Gallery Round Table / Opening Reception: Architectural Tropes Across Scales and Geographies

Tuesday, October 17, 2017, 6:30 - 8:30pm

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Left: Geostories, “At the Bottom of the World,” Of Oil and Ice, 2017. Right: Franco Purini, Teatrino N. 5 - Teatrini, Small Theater N 5, From the series "Theatres," 1997.

Left: Geostories, “At the Bottom of the World,” Of Oil and Ice, 2017. Right: Franco Purini, Teatrino N. 5 - Teatrini, Small Theater N 5, From the series "Theatres," 1997.

In conjunction with the exhibitions Geostories: Another Architecture for the Environment and Franco Purini: Selected Works, an opening night gallery round table discussion will take place on the subject of spaces of representation in architectural drawing. Entitled Architectural Tropes Across Scales And Geographies, the conversation will include Rania Ghosn and El Hadi Jazairy of Design Earth; Italian Architect Franco Purini; Maria Perbellini, Dean of the New York Institute of Technology School of Architecture & Design; and Nader Tehrani, Dean of The Irwin S. Chanin School of Architecture. The talk will be moderated by Felipe Correa.

Rania Ghosn and El Hadi Jazairy lead the design-research practice Design Earth. Their work examines the geographies of technological systems, such as those of energy, trash, water and agriculture, to open aesthetic and political concerns for architecture and urbanism. Their work is widely recognized, including a Young Architects Prize from Architectural League of New York, and has been exhibited and published extensively. Ghosn and Jazairy hold doctor of design degrees from Harvard Graduate School of Design, where they were founding editors of the journal New Geographies. Ghosn is currently assistant professor of architecture and urbanism at the Massachusetts Institute of Technology School of Architecture & Planning, and Jazairy is assistant professor at University of Michigan Taubman College of Architecture and Urban Planning.

Franco Purini, is an Italian architect, writer and professor. He has been a professor of architecture and urban design at the I.U.A.V. and at the School of Architecture Valle Giulia at La Sapienza University in Rome, where he is currently professor emeritus. Since 1966 he has been in partnership with Laura Thermes, with whom he has shared theoretical investigations and design experimentations concerning the debate on architectural language and complex urban issues, following an approach that combines a strong rational component to figurative suggestions drawn from the classical tradition. For his achievements in the field of his professional and theoretical work, he was elected “Accademico Correspondente” from the Academy of Drawing Arts in Florence and is a member of the Accademia di San Luca. His drawings are dense with lines, references, and textures while his projects echo classic rationalism and tradition, with clear citations by Maurizio Sacripanti and Giovan Battista Piranesi, in terms of metaphysical suggestions.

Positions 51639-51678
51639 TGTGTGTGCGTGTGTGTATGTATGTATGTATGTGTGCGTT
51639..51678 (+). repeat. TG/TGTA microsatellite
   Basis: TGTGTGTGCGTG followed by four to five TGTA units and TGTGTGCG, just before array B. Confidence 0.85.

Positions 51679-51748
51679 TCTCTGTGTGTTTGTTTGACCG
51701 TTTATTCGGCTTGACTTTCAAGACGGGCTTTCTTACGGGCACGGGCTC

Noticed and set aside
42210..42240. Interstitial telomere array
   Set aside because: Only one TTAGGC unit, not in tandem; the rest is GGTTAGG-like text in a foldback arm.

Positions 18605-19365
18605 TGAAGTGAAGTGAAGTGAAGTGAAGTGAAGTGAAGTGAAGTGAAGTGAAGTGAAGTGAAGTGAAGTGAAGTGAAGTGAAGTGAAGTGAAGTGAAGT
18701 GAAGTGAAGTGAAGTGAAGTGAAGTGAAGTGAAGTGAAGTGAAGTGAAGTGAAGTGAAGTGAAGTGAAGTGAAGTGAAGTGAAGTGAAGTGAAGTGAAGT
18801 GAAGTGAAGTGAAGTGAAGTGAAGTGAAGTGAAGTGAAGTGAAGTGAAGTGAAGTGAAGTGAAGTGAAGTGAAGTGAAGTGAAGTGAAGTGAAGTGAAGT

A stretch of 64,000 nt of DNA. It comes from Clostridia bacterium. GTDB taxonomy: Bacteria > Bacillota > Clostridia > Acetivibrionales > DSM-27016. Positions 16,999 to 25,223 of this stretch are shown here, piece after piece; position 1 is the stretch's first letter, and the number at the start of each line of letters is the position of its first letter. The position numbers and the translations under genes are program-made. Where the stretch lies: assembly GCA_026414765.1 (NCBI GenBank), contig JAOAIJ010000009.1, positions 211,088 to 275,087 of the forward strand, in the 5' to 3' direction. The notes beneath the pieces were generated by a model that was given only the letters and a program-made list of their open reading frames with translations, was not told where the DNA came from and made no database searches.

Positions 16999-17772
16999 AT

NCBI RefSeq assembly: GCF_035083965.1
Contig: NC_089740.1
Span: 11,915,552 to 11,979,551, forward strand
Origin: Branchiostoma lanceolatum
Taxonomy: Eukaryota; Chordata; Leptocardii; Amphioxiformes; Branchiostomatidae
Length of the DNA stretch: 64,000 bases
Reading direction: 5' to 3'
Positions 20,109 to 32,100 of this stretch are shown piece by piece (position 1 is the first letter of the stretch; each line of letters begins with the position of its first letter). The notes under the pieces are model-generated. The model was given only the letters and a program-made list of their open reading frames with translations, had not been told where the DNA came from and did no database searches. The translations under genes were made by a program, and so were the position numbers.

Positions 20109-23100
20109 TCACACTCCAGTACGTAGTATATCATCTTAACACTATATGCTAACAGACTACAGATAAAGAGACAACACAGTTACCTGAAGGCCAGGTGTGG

Felipe Correa is Associate Professor in the Department of Urban Planning and Design and Director of the Urban Design Degree Program at the Harvard University Graduate School of Design. A New York-based architect and urbanist, Correa works at the confluence of Architecture, Urbanism and Infrastructure through his design practice, Somatic Collaborative. He recently published Beyond the City: Resource Extraction Urbanism in South America (University of Texas Press), which examines the role of architecture and urban planning in the creation and administration of landscapes of intense resource extraction.

An opening reception for both exhibitions will follow the discussion.

Located in the Arthur A. Houghton Jr. Gallery, 7 East 7th Street, 2nd Floor, between Third and Fourth Avenues

  • Founded by inventor, industrialist and philanthropist Peter Cooper in 1859, The Cooper Union for the Advancement of Science and Art offers education in art, architecture and engineering, as well as courses in the humanities and social sciences.

  • “My feelings, my desires, my hopes, embrace humanity throughout the world,” Peter Cooper proclaimed in a speech in 1853. He looked forward to a time when, “knowledge shall cover the earth as waters cover the great deep.”

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